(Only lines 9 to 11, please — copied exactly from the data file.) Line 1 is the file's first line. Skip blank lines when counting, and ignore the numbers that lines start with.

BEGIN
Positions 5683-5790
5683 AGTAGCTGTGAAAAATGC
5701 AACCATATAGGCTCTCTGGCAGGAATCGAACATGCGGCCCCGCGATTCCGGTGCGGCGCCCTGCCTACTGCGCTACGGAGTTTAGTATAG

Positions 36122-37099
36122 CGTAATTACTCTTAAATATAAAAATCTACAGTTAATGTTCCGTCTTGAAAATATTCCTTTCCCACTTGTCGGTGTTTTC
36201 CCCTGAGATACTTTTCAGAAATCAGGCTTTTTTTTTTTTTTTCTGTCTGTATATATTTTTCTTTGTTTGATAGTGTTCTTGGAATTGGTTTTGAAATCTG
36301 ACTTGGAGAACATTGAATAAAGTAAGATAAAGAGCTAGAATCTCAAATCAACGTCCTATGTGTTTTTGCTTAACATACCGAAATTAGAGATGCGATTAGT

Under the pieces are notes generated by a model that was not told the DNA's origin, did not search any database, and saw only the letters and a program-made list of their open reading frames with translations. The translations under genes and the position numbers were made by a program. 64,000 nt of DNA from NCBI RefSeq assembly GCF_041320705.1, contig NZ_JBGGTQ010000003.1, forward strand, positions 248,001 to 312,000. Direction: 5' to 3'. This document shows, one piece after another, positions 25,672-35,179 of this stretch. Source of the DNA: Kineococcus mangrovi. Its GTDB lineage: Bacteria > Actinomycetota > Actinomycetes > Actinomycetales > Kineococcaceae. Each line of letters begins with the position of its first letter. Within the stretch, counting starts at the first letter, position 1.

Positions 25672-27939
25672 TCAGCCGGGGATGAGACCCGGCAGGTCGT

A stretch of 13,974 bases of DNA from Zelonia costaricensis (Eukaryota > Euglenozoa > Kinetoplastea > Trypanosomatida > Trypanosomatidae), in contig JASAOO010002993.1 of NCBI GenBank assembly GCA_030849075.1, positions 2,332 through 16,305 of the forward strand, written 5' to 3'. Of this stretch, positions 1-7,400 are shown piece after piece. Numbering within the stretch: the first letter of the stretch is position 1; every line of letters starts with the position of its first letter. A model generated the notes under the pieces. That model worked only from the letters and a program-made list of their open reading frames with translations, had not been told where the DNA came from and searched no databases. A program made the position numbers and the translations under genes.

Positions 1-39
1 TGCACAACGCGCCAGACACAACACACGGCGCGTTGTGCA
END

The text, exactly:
Positions 25672-27939
25672 TCAGCCGGGGATGAGACCCGGCAGGTCGT

A stretch of 13,974 bases of DNA from Zelonia costaricensis (Eukaryota > Euglenozoa > Kinetoplastea > Trypanosomatida > Trypanosomatidae), in contig JASAOO010002993.1 of NCBI GenBank assembly GCA_030849075.1, positions 2,332 through 16,305 of the forward strand, written 5' to 3'. Of this stretch, positions 1-7,400 are shown piece after piece. Numbering within the stretch: the first letter of the stretch is position 1; every line of letters starts with the position of its first letter. A model generated the notes under the pieces. That model worked only from the letters and a program-made list of their open reading frames with translations, had not been told where the DNA came from and searched no databases. A program made the position numbers and the translations under genes.